Individuals with dyspnea, or shortness of breath, have an increased long-term mortality risk compared with individuals without dyspnea, according to a new study presented at the 2014 American Thoracic Society International Conference.
“Dyspnea may be an indicator of serious underlying disease,” said lead author Gene Pesola, MD, MPH, of Columbia University in New York. “In our study of nearly 12,000 individuals who were followed for up to 12 years, we found that those who had dyspnea at baseline had a greater risk of dying, even after adjusting our analyses for other risk factors for mortality, including smoking.”
The population-based study included 11,746 subjects who were recruited between 2000 and 2002 in rural Bangladesh. During 12 years of follow-up, there were 782 deaths. Before adjustment for other possible risk factors, subjects with dyspnea at baseline had a 2.73-fold increased risk of dying compared with those without dyspnea at baseline.
After adjustment for age, gender, education, body mass index (BMI), smoking, arsenic concentrations in drinking water and blood pressure, dyspnea remained associated with a significant 2.10-fold increased risk of death. When nonsmokers were analyzed separately, dyspnea was associated with a 1.9-fold increased risk of death.
Smoking, male sex, and elevated BMI were also associated with an increased mortality risk.
“Dyspnea may be a sign of lung disease, heart disease, or a number of other potentially life-threatening conditions,” said Dr. Pesola. “Identifying the underlying causes of dyspnea in these individuals might offer an opportunity to reduce the high risk of mortality associated with this condition.”
* Please note that numbers in this release may differ slightly from those in the abstract. Many of these investigations are ongoing; the release represents the most up-to-date data available at press time.
Dyspnea As A Predictor Of All-Cause Mortality In Rural Bangladesh: A Population-Based Prospective Study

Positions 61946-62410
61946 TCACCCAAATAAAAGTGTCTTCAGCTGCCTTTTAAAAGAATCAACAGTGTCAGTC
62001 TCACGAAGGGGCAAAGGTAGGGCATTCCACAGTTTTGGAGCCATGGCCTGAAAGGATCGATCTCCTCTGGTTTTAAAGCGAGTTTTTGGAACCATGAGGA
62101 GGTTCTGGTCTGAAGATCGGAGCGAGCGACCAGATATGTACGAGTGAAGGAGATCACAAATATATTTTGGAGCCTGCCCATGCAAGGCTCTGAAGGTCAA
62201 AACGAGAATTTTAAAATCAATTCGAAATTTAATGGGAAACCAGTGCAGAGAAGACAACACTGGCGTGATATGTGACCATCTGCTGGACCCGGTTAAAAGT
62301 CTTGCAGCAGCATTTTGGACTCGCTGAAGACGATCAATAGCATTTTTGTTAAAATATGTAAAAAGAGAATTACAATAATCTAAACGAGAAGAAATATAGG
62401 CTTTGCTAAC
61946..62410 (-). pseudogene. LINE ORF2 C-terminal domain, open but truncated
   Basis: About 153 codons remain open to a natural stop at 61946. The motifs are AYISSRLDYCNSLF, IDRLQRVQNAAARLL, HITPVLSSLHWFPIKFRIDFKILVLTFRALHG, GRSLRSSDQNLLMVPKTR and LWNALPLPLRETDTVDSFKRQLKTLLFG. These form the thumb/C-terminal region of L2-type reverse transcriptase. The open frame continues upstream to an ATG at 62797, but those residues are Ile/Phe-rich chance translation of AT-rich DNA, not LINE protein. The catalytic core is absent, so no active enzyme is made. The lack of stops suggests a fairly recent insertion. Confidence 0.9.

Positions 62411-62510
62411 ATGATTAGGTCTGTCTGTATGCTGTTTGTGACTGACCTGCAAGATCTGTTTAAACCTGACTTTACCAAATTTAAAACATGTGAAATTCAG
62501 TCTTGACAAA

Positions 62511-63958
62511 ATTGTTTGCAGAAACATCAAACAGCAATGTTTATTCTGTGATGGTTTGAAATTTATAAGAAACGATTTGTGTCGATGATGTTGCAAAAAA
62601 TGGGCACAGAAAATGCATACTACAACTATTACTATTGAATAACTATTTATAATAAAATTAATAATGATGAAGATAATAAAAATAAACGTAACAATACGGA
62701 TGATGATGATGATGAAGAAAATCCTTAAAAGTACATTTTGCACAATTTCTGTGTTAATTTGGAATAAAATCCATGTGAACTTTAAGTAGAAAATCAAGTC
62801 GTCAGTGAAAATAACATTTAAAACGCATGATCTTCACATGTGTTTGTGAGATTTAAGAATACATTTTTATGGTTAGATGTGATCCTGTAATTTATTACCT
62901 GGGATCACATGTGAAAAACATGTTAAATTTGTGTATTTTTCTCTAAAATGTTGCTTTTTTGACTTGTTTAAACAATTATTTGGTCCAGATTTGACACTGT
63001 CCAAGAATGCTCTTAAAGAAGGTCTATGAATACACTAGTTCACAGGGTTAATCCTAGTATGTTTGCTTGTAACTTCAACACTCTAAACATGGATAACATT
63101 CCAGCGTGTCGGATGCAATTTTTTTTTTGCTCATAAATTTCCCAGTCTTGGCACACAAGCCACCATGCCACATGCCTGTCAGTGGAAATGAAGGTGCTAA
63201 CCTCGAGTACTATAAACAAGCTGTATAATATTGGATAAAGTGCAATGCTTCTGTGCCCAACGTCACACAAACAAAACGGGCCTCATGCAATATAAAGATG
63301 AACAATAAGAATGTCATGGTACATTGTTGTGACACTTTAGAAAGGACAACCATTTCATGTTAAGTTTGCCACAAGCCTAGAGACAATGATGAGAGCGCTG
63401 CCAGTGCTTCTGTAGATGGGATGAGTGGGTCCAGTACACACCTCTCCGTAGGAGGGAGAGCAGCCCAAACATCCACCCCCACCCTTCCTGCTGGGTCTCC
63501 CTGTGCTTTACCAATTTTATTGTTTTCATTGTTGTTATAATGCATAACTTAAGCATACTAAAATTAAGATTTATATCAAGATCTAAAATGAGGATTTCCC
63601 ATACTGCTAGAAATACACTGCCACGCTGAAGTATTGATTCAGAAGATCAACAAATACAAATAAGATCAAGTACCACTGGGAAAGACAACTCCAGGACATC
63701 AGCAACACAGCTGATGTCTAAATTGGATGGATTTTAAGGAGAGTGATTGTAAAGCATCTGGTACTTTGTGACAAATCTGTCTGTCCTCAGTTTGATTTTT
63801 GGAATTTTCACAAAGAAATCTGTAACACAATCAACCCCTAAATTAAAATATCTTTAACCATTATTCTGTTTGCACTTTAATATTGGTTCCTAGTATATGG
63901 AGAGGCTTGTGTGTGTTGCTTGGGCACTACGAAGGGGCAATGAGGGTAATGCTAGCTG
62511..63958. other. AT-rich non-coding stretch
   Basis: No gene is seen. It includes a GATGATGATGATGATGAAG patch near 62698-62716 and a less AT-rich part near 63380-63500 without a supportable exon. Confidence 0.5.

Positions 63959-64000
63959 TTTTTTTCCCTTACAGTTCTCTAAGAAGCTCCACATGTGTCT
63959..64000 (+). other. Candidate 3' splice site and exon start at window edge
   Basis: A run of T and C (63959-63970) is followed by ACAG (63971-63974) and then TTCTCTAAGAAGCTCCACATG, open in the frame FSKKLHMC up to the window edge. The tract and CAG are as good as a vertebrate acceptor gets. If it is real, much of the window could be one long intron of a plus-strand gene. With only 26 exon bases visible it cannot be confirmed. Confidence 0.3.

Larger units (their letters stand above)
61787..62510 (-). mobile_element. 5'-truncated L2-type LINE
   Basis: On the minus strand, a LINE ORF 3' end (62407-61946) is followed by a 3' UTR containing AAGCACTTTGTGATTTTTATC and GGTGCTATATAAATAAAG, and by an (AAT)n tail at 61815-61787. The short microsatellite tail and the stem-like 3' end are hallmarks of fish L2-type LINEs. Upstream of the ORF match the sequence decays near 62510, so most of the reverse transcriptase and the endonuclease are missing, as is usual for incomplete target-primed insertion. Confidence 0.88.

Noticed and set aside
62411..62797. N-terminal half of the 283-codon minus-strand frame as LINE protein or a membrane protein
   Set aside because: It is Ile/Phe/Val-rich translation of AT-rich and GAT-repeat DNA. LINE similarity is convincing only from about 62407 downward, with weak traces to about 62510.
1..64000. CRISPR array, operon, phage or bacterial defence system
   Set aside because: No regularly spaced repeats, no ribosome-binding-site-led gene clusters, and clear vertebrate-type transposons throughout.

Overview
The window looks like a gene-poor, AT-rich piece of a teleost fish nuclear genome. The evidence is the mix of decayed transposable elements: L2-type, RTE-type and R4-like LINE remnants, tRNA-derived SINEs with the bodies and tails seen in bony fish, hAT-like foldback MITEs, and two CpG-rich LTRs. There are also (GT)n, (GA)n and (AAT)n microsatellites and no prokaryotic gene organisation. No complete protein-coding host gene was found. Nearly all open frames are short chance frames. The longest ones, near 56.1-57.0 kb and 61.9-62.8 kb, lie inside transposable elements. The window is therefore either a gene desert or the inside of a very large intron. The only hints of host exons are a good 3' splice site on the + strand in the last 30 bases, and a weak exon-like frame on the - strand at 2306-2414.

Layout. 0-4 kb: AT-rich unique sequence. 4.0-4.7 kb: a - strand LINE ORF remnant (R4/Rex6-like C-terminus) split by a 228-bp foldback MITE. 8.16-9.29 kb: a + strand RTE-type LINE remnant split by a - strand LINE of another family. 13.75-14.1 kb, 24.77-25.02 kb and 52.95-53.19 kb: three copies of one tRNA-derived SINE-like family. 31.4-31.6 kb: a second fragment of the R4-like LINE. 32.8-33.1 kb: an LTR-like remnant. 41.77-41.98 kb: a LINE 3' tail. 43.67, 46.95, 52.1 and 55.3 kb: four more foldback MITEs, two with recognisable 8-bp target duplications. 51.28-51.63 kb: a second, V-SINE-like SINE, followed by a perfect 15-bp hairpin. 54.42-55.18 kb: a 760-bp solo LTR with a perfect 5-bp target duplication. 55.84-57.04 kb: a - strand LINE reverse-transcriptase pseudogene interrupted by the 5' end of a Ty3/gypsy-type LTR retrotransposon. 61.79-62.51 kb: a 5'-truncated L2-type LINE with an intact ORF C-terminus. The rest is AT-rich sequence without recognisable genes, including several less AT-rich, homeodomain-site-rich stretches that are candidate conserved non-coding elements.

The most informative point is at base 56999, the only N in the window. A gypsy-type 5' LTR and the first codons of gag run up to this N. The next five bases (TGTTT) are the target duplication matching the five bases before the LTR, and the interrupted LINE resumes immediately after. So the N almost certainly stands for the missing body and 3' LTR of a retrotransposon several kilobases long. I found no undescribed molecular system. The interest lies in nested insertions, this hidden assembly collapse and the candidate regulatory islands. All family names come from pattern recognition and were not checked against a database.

Type: Scientific Abstract
Category: 01.20 - Occupational and Environmental Respiratory Diseases (EOH)
Authors: G.R. Pesola1, M. Argos2, F. Parvez3, T. Islam4, A. Ahmed5, M. Rakibuzzaman5, H. Ahsan6; 1Columbia University - New York, NY/US, 2University of Chicago - Chicago/US, 3Columbia University - New York/US, 4University of Chicago in Bangaldesh - Dhaka/BD, 5University of Chicago in Bangladesh - Dhaka/US, 6University of Chicago - Chicago, IL/US
Rationale: Dyspnea as determined by questionnaire is reliable (1) and may signify serious disease resulting in increased mortality over-time.
Methods: Over 2000-2002 11,746 subjects (aged 18-75) were recruited and followed up to 12-years. Dyspnea, determined by questionnaire at baseline recruitment (1), was the exposure and mortality assessed during follow-up was the outcome. Cox proportional hazards regression models were used to estimate hazard ratios (HR) and 95% confidence intervals for the association between dyspnea at baseline and mortality during follow-up. Both dyspnea and mortality data were collected by trained physicians. The relevant covariates adjusted in the regression model included age, gender, education, body mass index (BMI), smoking, arsenic concentrations in drinking water and blood pressure. A Kaplan-Meier survival curve was generated and the logrank test evaluated whether there was a difference in survival between groups.
Results: There were 782 deaths over 12 years. The survival curve showed a separation between groups with significant logrank test (p < 0.001). The crude HR was 2.73 (2.27 - 3.28) for an increased risk of death with dyspnea at baseline relative to no dyspnea. The HR after adjustment for age, gender, arsenic, education, blood pressure, BMI, and smoking was still elevated at 2.10 (1.74 - 2.52). Smokers, adjusting for all factors, also had a 1.58-fold (1.27 - .65) greater risk of death relative to nonsmokers and males were 1.39-fold (1.09-.73) more likely to die relative to females. To eliminate potential confounding effects of smoking, nonsmokers (n=7440) were analyzed separately. The Kaplan-Meier curve and logrank test (p < 0.001) were significant. The adjusted HR in nonsmokers was 1.90 (1.32-2.74), consistent with a 1.9-fold greater risk of death in those with dyspnea relative to no dyspnea. Males were 1.68-fold (1.24-2.29) more likely to die than females. In addition, those with an abnormal BMI had a 1.38-fold (1.06-1.80) greater risk of death. Finally, higher level of education seemed mildly protective with HR 0.95 (0.91-0.98).
Conclusion: Those with dyspnea have an almost two-fold greater risk of all-cause mortality over twelve-years. This easily elicited symptom should be targeted for increased health evaluation to determine etiology to minimize morbidity/mortality.